--------THE TALE OF THE FIRESTRIKERS--------
You ever wonder what other games besides a few Sports games, Bomberman titles and Secret of Mana could use that one accessory on the SNES that you wanted to use more? No, I'm not talking about the SNES Mouse, The awkward Super Scope, or even the obscure Satellaview, I'm talking about the one that throws the "two's company, three's a crowd" logic out the back of my two story window. That's right, I'm talking about Multi-taps, those magical little accessories that let you call your friends over and turn an ordinary game into a party. Well, if you aren't very familiar with this system, let me just tell you that more of these games exist than you might think, but we'll just be talking about this strange little game today, known as Firestriker.
As the story goes, there are four kingdoms and a sacred sword that ruled over the world. The Kingdom of Wind, which is known for it's honesty, houses the legendary sword known as the TRIALIGHT, created by a powerful Arch Mage known as WYLDE. The Kingdom of Fire, reputable for its courage, is home to some of the greatest warriors in the land. The Kingdom of Water is pure and just, and helps sustain all life in the world. Lastly, the Kingdom of Earth is a peaceful kingdom void of conflict. However, the kingdoms weren't always unified. The four kingdoms once battled for the TRIALIGHT, for he who possesses it can effectively rule over the land, and the Arch Mage eventually became twisted as he saw everyone fighting for power and dominance.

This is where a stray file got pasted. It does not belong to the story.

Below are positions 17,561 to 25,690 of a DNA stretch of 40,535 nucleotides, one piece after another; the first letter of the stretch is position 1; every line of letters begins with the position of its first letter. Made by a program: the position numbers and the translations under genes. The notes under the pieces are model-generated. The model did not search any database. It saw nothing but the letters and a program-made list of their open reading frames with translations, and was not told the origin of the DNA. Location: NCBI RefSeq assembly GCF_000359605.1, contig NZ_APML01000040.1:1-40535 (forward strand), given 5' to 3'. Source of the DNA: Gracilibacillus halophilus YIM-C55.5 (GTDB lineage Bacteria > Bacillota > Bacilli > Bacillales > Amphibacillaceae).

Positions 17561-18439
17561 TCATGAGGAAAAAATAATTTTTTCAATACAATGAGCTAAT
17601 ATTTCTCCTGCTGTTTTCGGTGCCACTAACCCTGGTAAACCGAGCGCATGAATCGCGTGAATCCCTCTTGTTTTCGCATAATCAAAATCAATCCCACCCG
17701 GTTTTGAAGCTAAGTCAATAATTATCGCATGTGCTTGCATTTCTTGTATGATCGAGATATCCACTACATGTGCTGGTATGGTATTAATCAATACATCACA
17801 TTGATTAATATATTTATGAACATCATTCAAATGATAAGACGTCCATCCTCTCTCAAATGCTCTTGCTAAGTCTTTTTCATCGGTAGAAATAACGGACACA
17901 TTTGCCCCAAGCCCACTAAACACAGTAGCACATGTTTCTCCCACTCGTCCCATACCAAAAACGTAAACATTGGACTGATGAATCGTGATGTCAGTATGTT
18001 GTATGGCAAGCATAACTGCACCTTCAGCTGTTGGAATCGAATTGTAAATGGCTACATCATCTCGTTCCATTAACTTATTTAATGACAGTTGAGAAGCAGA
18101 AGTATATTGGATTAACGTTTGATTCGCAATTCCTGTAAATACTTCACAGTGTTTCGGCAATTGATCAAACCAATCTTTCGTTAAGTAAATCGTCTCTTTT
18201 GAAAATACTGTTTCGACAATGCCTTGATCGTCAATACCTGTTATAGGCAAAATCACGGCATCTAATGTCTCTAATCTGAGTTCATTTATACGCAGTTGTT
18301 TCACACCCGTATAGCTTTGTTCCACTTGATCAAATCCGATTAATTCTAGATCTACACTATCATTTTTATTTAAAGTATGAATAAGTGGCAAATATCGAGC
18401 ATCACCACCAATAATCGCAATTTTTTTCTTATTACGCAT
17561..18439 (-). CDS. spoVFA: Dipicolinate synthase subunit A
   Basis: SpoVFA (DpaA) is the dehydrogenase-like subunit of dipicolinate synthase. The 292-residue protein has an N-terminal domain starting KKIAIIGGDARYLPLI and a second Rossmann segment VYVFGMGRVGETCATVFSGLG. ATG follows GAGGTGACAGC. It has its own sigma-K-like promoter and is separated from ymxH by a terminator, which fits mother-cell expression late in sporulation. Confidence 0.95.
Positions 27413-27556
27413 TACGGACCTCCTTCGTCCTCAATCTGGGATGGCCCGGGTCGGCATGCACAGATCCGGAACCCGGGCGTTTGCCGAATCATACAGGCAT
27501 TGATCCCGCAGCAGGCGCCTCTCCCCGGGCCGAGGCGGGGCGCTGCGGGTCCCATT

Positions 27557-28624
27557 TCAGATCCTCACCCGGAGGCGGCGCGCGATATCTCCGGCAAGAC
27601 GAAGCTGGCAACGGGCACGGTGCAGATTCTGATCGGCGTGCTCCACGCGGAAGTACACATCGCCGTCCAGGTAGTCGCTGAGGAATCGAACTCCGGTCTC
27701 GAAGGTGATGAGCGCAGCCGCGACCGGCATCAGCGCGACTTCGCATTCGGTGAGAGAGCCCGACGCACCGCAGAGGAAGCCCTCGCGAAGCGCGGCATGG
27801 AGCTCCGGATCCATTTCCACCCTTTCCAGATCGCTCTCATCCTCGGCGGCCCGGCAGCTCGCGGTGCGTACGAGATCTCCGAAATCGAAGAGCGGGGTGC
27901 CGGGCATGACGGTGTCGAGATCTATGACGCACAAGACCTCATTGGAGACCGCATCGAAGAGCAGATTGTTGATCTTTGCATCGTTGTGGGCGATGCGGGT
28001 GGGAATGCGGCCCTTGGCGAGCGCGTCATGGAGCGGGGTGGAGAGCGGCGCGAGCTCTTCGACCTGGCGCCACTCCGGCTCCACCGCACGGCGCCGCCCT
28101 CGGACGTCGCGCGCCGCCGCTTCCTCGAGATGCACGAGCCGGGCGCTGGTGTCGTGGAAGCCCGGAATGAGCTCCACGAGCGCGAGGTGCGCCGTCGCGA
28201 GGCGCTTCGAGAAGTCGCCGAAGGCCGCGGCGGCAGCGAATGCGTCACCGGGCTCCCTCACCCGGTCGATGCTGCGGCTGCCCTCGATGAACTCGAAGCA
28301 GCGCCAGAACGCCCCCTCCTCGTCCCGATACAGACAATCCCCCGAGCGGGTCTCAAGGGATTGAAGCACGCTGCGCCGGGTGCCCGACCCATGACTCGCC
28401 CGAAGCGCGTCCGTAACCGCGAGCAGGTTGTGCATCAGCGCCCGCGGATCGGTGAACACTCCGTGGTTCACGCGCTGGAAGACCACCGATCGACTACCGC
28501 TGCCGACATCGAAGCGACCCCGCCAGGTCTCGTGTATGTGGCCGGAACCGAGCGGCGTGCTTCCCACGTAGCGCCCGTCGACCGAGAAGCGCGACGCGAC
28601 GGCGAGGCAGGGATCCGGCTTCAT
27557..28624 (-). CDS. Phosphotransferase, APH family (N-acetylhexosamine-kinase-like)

WYLDE: "What good are humans when all they know of is war and foolishness? Why have people around at all? The repetitious cycles of mankind and all lesser beings are utterly boring! They're nothing more than a pitiful pile of secrets! I should do something equally as boring and make them all do my bidding... yes, that sounds sublime! If I do that, Gaming Sanctuary might actually get bored enough to write an article chronicling my incredibly evil deeds. Yeah... that sounds good... I should write that down for later... humph. I had better stop talking to myself and run to the Temple of Anima before the FIRESTRIKER gets me. This game is pretty darn short!"
WYLDE eventually decides that he hates all things including shallow words like PEACE and HARMONY, so he decides to take back what is rightfully his and plunge the world into darkness. Arch Mage WYLDE summons four terrifying beasts to overthrow the unified world and a creature capable of turning humans to storn (whatever that is). As all of the kingdoms fell under the might of WYLDE's demons, only one hope remained in the Kingdom of Wind; a hero who could control the power of the TRIALIGHT, known as a FIRESTRIKER, and only one person of that caliber remained... a young knight by the name of SLADER. It's all up to you now. Take control of SLADER, free any comrades you can find along the way, and smack around a fireball of fury with the powerful TRIALIGHT, for it is the only weapon capable of slaying the bad guys and putting an end to WYLDE's insanity. The weirdest part about the story isn't even the fact that WYLDE made a weapon capable of defeating himself or the strange (and very literal) translation, but the way that certain words are all caps.
--------A SIMPLE STORY BACKED BY A SIMPLE PRESENTATION--------